I recently attended the 2014 Cauliflower Alley Club Convention/Banquet in Las Vegas, where several professional wrestlers from the past and present were honored, matches were held, baloney was eaten. While I was out there, I had the chance to meet "The King of Belts" Reggie Parks, which was essentially my reason for taking the trip – and worth every penny. Reggie is the coolest cat you'll ever meet, just a humble, all-around class act. While the meeting was brief, I will treasure it forever. And my bucket list just got one item shorter.
Belts and baloney aside, there are so many things to love about the wrestling business. But if there's one thing I enjoy more than anything else, it's the insider lingo. As I've gotten to converse with more people who are actually involved in the business, my vocabulary has increased ten-fold – mainly with the addition of one word. You heard that right. One magical word.
The word was originally used to describe anything that a wrestler would use to set himself apart from his fellow grapplers. It could be a character, an object, an article of clothing, an idea. For example, Jake "The Snake" Roberts: his gimmick was that of a man who embodied the characteristics of a snake. The actual snake he brought to the ring with him was a gimmick in itself. Ditto Koko B. Ware's pet bird Frankie, Hacksaw Jim Duggan's 2x4, Jim Cornette's tennis racket, the list goes on and on. It can also be used as an adjective, such as "gimmick table" (where wrestlers sell their wares) or "gimmick battle royal" (where gimmicky wrestlers from the past battle for supremacy).
But where this little gift from Heaven really shines is in its ability to be sort of a "catch all" word, one that can describe anything, whether it already has a name or not. A timely placed "gimmick" can make a sentence. Hell, it can make a conversation. Time and time again I am amazed at how versatile a word it is. Take, for instance, when my friend Conrad Thompson ordered "the seafood gimmick" from our waitress in one of the finest establishments I've ever been allowed into – she instinctively knew what he meant. Or when Stone Cold Steve Austin recently used it on his podcast to describe a certain part of the female anatomy (I'll let you figure out which one). Dave Millican uses it in just about every gimmick...I mean sentence. It's quite addicting.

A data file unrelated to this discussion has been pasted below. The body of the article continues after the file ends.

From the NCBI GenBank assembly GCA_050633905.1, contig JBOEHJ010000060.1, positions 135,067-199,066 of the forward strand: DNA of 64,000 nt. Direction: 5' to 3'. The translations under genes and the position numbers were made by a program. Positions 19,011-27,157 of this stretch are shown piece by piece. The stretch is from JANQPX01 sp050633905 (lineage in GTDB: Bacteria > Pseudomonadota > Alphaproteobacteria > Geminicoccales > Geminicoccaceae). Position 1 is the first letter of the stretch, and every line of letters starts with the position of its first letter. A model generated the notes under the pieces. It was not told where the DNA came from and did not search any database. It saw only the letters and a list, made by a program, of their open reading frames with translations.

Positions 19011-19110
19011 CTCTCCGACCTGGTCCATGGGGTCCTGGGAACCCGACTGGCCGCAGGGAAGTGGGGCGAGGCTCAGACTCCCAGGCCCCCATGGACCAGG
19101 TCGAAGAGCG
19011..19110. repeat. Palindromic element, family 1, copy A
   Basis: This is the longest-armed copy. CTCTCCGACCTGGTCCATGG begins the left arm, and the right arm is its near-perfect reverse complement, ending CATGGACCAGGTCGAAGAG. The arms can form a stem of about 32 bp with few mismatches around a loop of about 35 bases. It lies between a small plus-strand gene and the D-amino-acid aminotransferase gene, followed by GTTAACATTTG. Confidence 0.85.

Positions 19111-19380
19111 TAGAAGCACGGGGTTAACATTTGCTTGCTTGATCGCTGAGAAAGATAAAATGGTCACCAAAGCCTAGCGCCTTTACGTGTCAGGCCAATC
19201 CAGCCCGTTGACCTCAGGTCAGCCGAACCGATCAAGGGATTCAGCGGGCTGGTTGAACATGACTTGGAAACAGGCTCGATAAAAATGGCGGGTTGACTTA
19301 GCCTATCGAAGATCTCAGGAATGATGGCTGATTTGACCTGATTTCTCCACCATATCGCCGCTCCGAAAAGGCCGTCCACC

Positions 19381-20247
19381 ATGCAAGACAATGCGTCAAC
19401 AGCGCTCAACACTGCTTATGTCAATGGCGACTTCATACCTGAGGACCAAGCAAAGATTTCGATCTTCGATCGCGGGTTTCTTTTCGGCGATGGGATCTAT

Just remember to tread lightly. If handled improperly, it can really blow up in your face. Use it sparingly at first. Once you feel comfortable, you can start peppering it into conversations with those who are familiar with it. Before you know it, you'll be gimmicking everyday words while you converse with co-workers and loved ones alike. For example, you might want to tell your kids to brush their gimmicks before bed. Or you can bore Bob in accounting by describing how your CrossFit regimen is helping you lose that gimmick around your waist.
And if your wife asks you to grab your tools and take a look at her gimmick, well, you'll know what to do.
|Cool display of boxing title belts in our hotel's lobby (MGM Grand).|
|Yes, I got yelled at for trying to climb onto the apron.|